"There is always a philosophy for lack of courage."—Albert Camus

Thursday, October 27, 2005

How Do You Spell Relief?

In April 2002, I was sitting at my desk in my office at the U. of Minnesota when the phone rang. It was my physician's office, telling me that a radiologist had spotted a suspicious shadow on what until that moment had been a routine mammogram, and could I please hold while Scheduling arranged an ultrasound test.

HMOs, university medical centers, and myself being what they all are, it was three weeks later when once again, as I sat at my desk, my physician's office rang me up. The more sensitive ultrasound test had identified the potentially cancerous lump as nothing more than a pocket of adipose tissue. Clean bill of health. For three weeks I had been denying I was at all concerned. I put my head down on my desk and bawled so immoderately that my secretary ran in with a box of tissues in one hand and an airline shot of single malt scotch in the other.

Just over three weeks ago, I was driving home after dropping my daughter off at school when Ann Compton broke into the regular morning talk show with an ABC Special Report: George Bush was nominating Harriet Miers to the Supreme Court. I whimpered in impotent rage and disappointment. I knew this was bad, but didn't know it would keep getting worse, day after day after day.

This morning, I was driving home after dropping my daughter off at school when Ann Compton broke into the regular morning talk show with an ABC special report: George Bush had accepted Harriet Miers's withdrawal from consideration for a seat on the Supreme Court. I pumped my fist in the air and bellowed, "Yes! Yes!!!!" The sun shines again in the District. Tomorrow there may be bad news, but today is a day of respite. Simple common sense dictates that the relief I experience today differs not just in degree but in kind from the relief I felt at the news I did not in fact have a mortal disease. But heck if I can tell the difference.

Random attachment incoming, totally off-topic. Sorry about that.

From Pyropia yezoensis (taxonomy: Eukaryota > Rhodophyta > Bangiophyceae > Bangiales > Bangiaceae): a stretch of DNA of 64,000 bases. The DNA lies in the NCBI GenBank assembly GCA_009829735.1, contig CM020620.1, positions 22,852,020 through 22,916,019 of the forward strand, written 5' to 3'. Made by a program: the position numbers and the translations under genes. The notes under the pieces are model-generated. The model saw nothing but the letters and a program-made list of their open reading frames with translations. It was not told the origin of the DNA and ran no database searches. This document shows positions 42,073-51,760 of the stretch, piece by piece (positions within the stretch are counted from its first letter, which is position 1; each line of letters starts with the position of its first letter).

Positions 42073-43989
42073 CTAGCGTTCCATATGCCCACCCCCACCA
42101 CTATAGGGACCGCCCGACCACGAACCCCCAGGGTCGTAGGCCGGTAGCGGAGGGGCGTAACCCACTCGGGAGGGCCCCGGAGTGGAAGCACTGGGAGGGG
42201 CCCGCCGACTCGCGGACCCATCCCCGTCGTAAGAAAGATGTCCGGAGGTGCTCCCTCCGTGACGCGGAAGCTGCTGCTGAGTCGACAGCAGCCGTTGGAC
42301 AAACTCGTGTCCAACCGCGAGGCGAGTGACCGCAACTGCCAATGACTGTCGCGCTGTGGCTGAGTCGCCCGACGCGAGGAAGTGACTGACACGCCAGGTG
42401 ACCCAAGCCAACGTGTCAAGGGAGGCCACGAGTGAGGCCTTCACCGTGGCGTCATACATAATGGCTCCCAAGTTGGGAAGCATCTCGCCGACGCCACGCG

Now where the hell's my single malt?

13 comments:

The Classic Liberal Anonymous said...

Now where the hell's my single malt?


Mmmmmm ... Glenlivet ...

Its about time someone at the ReformClub writes about something that I know a little about!

In regards to the resignation, Charles K had it right.

S. T. Karnick said...

Yes, CLA, excellent column by Krauthammer. Thanks for linking to it.

By all means, let's talk single malt!

Ever had Isle of Jura? Fabulous.

Kathy, swing by any time and we'll raise a highball glass or two. It'll be on me—figuratively, at first, and then literally. (I'm so darn clumsy!)

The Classic Liberal Anonymous said...

"It'll be on me—figuratively, at first, and then literally."

Do you have a drinking problem?

I sure do ... I can't afford to try all the single malts I'd like to!

S. T. Karnick said...

My problem exactly!

James Elliott said...

I recommend Van Winkle Special Reserve 12 Years Old. Or, for those with extra cash in their wallet, the 20.

S. T. Karnick said...

Thanks—I look forward to trying it. The name is a hoot, mon, as we near Halloween. Doesn't sound very Scottish, however.

The Classic Liberal Anonymous said...
This comment has been removed by a blog administrator.
The Classic Liberal Anonymous said...

I understand the Van Winkle aged 20 years, but the 12 year? Did Rip have an uncle?

James Elliott said...

I think he's a cheapskate little brother.

Whoops. I just confirmed what I was drinking with the friend who was there at the time. Van Winkle's a bourbon, not a Scotch. Damn. Nevermind.

S. T. Karnick said...

That makes much more sense. Thanks for the clarification.

Bourbon is OK on occasion, of course, if you're on a desert island and that is all that is available.

James Elliott said...

Ouch, man.

The Liberal Anonymous said...

It's also good for pouring over pancakes!

Dknudsen said...

Thank GOD, huh! I am so glad that she withdrew her nomination. I just finished a research paper on her. She is a great person, and has good credentials. However I am one of those people who think that if we cannot have the documents that chech her political standing, then we cant know or for-see what kind of judge she would become. Good for her. I nominate this day to be Harriet Miers Day!